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11/14/18 - NewsBling.co
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Two men are individually attempting to cross Antarctica to become the first person to traverse the icy continent unsupported. Each one is dragging a sled with 375 pounds of supplies. The 921-mile journey is expected to take the men around two months. 
Their journey
 
#1: Doctors vs. The NRA 💉🔫
 

It all started with a medical journal

Last month, the American College of Physicians (ACP) published a paper about reducing gun injuries and deaths. The ACP called gun violence a “public health crisis” and called for more research + legislation on the issue.

Tweets were fired

The NRA responded to the paper in a tweet: "Someone should tell self-important anti-gun doctors to stay in their lane…" The tweet set off a slew of responses from doctors asserting that #thisismylane, sharing pics of blood-soaked scrubs from their work treating gunshot wounds.

LEANING LEFT:

The left believes doctors have the right - and an obligation - to speak out about what they see as a public health crisis. Articles point out that doctors were pivotal in promoting auto safety measures that have reduced car-related deaths and in promoting anti-smoking measures that have reduced smoking-related illnesses and deaths. 

LEANING RIGHT:

The right believes doctors should not be giving their opinions on gun laws since they have no expertise on policy, guns, or gun rights. This side argues that doctors' opinions on guns should not be weighed more heavily than the opinions of others. Some articles also point out that, surely, not all doctors advocate for gun control.

 

Did doctors step out of their lane?

While it's true that the ACP is advocating for more gun regulations, they explicitly state their support for the constitutional right to gun ownership. Doctors see and deal with the ills of society on a daily basis - if they say guns are producing preventable deaths, they ought to be heard at the least.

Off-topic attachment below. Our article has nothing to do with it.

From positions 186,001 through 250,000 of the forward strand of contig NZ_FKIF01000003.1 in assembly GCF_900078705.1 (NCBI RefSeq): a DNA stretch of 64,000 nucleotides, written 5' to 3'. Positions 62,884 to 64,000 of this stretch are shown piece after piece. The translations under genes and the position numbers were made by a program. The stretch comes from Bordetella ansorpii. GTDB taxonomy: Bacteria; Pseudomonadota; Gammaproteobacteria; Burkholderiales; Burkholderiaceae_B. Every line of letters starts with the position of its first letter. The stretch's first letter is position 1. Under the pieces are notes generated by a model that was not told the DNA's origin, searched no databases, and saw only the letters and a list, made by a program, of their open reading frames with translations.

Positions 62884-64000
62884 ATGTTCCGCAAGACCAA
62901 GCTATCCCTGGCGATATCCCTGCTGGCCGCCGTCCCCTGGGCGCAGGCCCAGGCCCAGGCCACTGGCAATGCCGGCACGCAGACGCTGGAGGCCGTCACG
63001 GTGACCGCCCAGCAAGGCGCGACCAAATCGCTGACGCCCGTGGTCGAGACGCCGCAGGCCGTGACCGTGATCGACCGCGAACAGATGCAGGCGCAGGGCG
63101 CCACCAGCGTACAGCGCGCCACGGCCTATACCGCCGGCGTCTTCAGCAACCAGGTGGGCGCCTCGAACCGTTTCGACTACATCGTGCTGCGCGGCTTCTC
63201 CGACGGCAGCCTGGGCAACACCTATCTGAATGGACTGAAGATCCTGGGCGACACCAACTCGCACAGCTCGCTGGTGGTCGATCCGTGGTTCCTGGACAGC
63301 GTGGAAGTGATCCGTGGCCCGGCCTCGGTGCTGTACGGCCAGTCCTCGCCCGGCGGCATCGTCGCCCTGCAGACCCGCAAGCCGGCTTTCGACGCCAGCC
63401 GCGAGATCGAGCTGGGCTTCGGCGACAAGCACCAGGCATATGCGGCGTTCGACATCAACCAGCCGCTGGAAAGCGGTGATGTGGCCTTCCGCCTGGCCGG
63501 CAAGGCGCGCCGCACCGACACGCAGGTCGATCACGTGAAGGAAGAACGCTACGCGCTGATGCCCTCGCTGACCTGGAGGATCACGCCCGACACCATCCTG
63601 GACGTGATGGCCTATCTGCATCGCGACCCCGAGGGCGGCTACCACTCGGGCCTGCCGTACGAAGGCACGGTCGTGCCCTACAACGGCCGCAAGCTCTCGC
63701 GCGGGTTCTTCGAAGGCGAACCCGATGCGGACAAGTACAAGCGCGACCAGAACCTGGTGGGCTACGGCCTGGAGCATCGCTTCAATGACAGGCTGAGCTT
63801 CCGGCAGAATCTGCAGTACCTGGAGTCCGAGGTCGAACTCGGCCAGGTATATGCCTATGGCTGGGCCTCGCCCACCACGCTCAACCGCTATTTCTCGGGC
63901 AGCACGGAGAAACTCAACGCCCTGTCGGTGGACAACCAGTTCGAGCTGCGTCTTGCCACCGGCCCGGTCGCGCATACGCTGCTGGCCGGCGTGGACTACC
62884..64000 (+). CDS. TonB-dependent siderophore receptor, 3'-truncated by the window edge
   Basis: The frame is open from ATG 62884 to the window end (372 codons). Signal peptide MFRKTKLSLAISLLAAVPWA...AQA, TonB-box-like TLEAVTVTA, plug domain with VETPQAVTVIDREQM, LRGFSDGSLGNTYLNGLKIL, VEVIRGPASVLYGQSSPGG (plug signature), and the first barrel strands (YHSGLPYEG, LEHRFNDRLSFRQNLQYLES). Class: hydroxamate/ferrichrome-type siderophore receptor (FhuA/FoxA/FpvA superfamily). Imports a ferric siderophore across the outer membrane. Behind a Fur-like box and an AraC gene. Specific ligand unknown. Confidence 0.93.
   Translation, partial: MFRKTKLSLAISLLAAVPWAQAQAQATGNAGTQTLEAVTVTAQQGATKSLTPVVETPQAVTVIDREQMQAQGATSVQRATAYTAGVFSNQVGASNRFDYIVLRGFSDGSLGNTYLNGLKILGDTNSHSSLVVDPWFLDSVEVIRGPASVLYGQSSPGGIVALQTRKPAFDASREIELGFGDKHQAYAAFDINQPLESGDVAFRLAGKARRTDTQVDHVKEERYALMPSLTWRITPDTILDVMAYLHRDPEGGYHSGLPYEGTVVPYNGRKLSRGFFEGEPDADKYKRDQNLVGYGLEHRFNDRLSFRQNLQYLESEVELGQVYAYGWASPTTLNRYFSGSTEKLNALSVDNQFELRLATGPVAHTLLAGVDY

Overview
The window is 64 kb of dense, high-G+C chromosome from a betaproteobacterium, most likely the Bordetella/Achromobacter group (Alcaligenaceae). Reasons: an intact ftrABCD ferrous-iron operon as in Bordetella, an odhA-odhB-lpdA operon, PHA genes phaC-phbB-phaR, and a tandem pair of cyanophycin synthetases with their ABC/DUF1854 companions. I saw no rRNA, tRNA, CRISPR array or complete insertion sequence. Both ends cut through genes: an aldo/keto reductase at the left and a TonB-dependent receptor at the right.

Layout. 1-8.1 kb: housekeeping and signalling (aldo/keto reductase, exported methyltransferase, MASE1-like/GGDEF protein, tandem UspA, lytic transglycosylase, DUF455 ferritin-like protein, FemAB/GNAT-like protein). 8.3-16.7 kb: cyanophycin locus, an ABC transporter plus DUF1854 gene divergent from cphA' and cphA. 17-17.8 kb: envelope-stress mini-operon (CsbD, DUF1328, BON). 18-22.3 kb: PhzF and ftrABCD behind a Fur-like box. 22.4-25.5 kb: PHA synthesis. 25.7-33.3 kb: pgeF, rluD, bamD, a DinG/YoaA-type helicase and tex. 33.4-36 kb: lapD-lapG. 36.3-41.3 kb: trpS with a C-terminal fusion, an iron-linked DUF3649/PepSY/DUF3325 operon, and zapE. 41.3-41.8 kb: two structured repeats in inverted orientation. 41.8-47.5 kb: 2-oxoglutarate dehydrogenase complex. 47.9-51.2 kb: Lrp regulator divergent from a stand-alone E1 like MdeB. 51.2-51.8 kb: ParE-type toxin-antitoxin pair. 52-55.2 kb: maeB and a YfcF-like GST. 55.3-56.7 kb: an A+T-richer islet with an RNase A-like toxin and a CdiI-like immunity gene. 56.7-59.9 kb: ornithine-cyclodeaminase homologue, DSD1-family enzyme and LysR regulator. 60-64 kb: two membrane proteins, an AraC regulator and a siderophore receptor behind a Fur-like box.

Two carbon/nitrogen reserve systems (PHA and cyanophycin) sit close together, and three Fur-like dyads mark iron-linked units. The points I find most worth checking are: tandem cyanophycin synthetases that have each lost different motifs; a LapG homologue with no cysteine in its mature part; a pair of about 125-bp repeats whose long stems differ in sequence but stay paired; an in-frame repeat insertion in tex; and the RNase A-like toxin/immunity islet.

I'd rather take a bullet
 
#2: CNN Sues the White House 🏛️
 
CNN claps back
CNN filed a lawsuit against President Trump and several top aids, after they revoked CNN White House correspondent Jim Acosta’s press pass. The suit names six defendants, including Trump and the Secret Service officer who revoked Acosta’s pass.
On what grounds?

The lawsuit argues that the White House ban violates Acosta’s First and Fifth Amendment rights. CNN defended the suit by calling the administration’s actions “unprecedented.” In response, the White House called the lawsuit “grandstanding."

LEANING LEFT:

The left have defended the constitutional viability of the suit. These articles fault the White House for arbitrarily banning Acosta, for not warning him before revoking his credentials, and for shifting their defense after the suit was filed. Some argue that the lawsuit is “more than grandstanding,” emphasizing implications for a free press.

LEANING RIGHT:

The right have largely supported Press Secretary Sarah Sanders’ statement that CNN’s lawsuit is merely “grandstanding.” They highlight Sanders’ official statements and emphasize Acosta’s reputation as an aggressive (some say “unlikeable”) reporter, criticizing his conduct at last week’s press conference.

 
Will the lawsuit stick?

Legal experts speculate that CNN could plausibly win this battle. But many are concerned that, however the suit concludes, the bigger issue is Trump’s control of the media, as we reported last week. This week, outlets continued to reflect on the left and right in relation to how journalists (and readers) should work through the spectacle.

CNN trying to make it through one WH press conference
 
Extra extra...✨📰✨
 
It's official. Amazon announces New York City and Arlington, VA (near DC) as the sites of their next two headquarters (TechCrunch)

Race & ethnicity top the list. Hate crimes have increased for a third year in a row (CBS)

Realistic Pokemon. Warner Bros. releases the first trailer for its first ever live action Pokemon movie (Endgadget)

Free chikin. Chick-Fil-A announces a new food delivery partnership with DoorDash by giving away 200,000 free chicken sandwiches (Fox Business)

Narcos. The trial of Mexican drug lord, Joseph “El Chapo” Guzman, begins in New York (USA Today)

 
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